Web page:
Recently I was invited to come speak about my books and life as an author to the 20th Century Club in Gilmer. This was a new experience for me. Even after all these years, I still fight to overcome my reluctance to talk to strangers about myself.
The group of ladies were so warm and welcoming that I soon felt at ease. They had asked me to talk specifically about Troubled Times, a novel that had been written and published quite a few years back. In fact, this is the book that took me to visit my alma mater Norwich Free Academy to address the joint high school classes there. But that's another story. Perhaps at a later date I'll write about the book tour I arranged.
With no prepared notes other than the selection of a couple passages I'd decided to share from the book, I rambled on about the story I chose to tell and my motivation for telling it. A bit intimidating for this transplanted Yankee to be explaining to a roomful of Southern Belles.
But that familiar Southern graciousness filled the room and when the questions came, it pleased me to hear such thoughtful responses.
All in all, it was an enjoyable experience, especially the delicious spread urged upon me after the meeting. Most especially rewarding was the eagerness to own copies of my books which I just happened to bring with me.
And to think, this all came about because a fellow author had invited me months previously to set up a display of my books at her store when the town was holding a special event.
It all comes down to taking advantage of the opportunities offered and never let your personal sense of inadequacies hold you back.
Friday, February 20, 2015
Finally breathing normal after the fabulous mini-vacation I had last weekend. Above is a photo of Rosevine Inn, a bed & breakfast located in nearby Tyler, Texas but the picture only hints at what this place offers. My sister and I spent two nights there and enjoyed the most relaxing, comfortable, hospitable place I've ever had occasion to stay at.
She drove from San Antonio just to share this marvelous experience with me. The whole package, rental car, gift card for expenses, and two nights at a bed & breakfast for the both of us was a generous, loving Christmas present to my sister from her family. Whoopee!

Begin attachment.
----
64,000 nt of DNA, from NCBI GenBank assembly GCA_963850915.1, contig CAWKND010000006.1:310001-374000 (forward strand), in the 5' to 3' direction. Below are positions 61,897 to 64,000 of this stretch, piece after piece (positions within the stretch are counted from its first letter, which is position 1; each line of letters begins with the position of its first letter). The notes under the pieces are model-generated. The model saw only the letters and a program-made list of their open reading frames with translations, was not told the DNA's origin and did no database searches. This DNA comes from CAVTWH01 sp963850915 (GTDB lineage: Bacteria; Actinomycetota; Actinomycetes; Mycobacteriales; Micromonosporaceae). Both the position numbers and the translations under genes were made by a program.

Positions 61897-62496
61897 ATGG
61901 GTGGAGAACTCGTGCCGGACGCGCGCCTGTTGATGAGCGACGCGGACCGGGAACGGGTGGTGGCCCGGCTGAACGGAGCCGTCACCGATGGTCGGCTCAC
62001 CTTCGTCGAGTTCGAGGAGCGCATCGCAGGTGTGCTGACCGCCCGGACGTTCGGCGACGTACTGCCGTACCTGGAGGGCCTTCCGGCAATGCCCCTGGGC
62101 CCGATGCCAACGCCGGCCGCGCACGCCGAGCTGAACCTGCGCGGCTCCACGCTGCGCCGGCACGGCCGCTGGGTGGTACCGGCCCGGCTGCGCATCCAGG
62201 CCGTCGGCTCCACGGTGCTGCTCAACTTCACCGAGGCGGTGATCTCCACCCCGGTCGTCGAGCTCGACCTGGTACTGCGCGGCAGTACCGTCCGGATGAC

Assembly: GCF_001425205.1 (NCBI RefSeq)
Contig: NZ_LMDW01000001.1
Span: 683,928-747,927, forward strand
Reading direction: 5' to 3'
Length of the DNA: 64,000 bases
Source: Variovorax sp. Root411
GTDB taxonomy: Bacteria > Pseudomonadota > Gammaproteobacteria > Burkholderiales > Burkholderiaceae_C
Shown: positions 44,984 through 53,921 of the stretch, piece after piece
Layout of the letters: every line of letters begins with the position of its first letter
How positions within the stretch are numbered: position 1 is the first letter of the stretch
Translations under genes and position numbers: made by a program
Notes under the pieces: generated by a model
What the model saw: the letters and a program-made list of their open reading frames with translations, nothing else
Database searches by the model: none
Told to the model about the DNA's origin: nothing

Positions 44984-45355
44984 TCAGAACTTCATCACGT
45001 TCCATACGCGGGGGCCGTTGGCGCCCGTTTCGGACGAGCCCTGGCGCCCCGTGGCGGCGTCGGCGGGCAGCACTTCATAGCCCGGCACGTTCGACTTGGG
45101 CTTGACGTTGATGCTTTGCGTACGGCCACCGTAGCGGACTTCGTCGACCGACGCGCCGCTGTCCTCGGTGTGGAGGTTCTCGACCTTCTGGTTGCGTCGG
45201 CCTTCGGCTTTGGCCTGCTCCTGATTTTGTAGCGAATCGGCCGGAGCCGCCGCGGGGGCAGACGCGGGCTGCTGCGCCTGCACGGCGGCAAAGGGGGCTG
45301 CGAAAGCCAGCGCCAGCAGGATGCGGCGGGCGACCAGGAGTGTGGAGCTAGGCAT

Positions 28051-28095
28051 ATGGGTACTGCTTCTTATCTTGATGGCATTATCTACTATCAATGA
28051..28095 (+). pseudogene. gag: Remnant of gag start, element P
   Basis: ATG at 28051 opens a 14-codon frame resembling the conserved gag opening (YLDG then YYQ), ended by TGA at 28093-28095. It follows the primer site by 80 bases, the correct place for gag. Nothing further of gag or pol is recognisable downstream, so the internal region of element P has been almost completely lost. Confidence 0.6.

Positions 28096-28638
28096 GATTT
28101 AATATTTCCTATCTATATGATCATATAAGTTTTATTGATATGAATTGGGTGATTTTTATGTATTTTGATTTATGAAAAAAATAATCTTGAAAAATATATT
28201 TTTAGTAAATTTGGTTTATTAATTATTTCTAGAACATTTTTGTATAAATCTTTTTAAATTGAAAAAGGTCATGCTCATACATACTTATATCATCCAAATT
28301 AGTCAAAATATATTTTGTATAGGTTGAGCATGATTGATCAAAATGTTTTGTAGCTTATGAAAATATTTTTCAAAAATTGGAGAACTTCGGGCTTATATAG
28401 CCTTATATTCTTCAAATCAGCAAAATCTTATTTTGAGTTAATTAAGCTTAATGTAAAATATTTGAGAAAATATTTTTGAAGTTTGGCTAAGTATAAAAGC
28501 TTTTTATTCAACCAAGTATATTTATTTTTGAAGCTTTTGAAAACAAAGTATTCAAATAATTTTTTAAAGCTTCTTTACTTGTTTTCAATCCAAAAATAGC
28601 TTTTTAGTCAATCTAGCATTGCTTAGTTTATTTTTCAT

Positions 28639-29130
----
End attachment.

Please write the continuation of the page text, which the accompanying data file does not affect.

Owners Becca & Bert built the place in 1986 and over time have perfected the art of hospitality. Decorated to have the feel of a 1930's home, Rosevine Inn offers its guests all the modern amenities with a lot of fun surprises. Who would believe a fully-functional player piano, which I spied soon after entering. The host, Bert, immediately pulled out rolls of perforated paper and soon had the instrument tinkling out old familiar tunes.
The weather didn't co-operate to allow our indulging in the hot tub but some of the other guests did enjoy a lively game of Bocce. More fun times were to be had in the two-story red barn on the property whose game room included a pool table, board games, and an area to relax around a fabulous stone fireplace.
Most special were the sumptuous and delicious breakfasts, served at our convenience. We spent our free time shopping, indulging at Starbucks and of course, sampling a few of Tyler's fine restaurants. All in all, a great time of relaxing and unwinding was had by both of us.
It was hard to leave on Monday morning, but duty called and reluctantly we returned to our waiting families.
Thursday, February 12, 2015
Cucumbers are one of my favorite summer vegetables.
According to the Online Etymology Dictionary, Cool here means imperturbable rather than having a low temperature. Being calm and composed, self-possessed in a stressful situation.
The phrase ‘cool as a cucumber’ (c.1732) embodies ancient folk knowledge that was confirmed by science in 1970. The inside of a field cucumber on a warm day is 20 degrees cooler than the air temperature.
The phrase was first recorded in John Gay's Poems, New Song on New Similies, 1732: "I ... cool as a cucumber could see the rest of womankind." http://www.phrases.org.uk/meanings/38500...
The term “cool as a cucumber” is actually derived from the cucumber’s ability to cool the temperature of the blood. Also when applied topically, cucumber really does cool the blood and eases facial swelling, which is why cucumbers are so popular in facial regimens. This information came from http://www.thetowndish.com/2013/07/15/10-facts-you-didnt-know-about-cucumbers/
Tuesday, February 10, 2015
Never said I would admit this,but I like blogging. I've been told a blog is simply the best, fastest, and easiest way to create your online persona. Well, only time will tell if that's true or not.
I've learned your blog posts should all serve larger goals. Aimless blogging is almost as bad as not blogging at all. So I'm going to try and focus on particular topics, such as writing, odd sayings of our English language or other things that influence my writing. Maybe even something a bit more personal once in a while.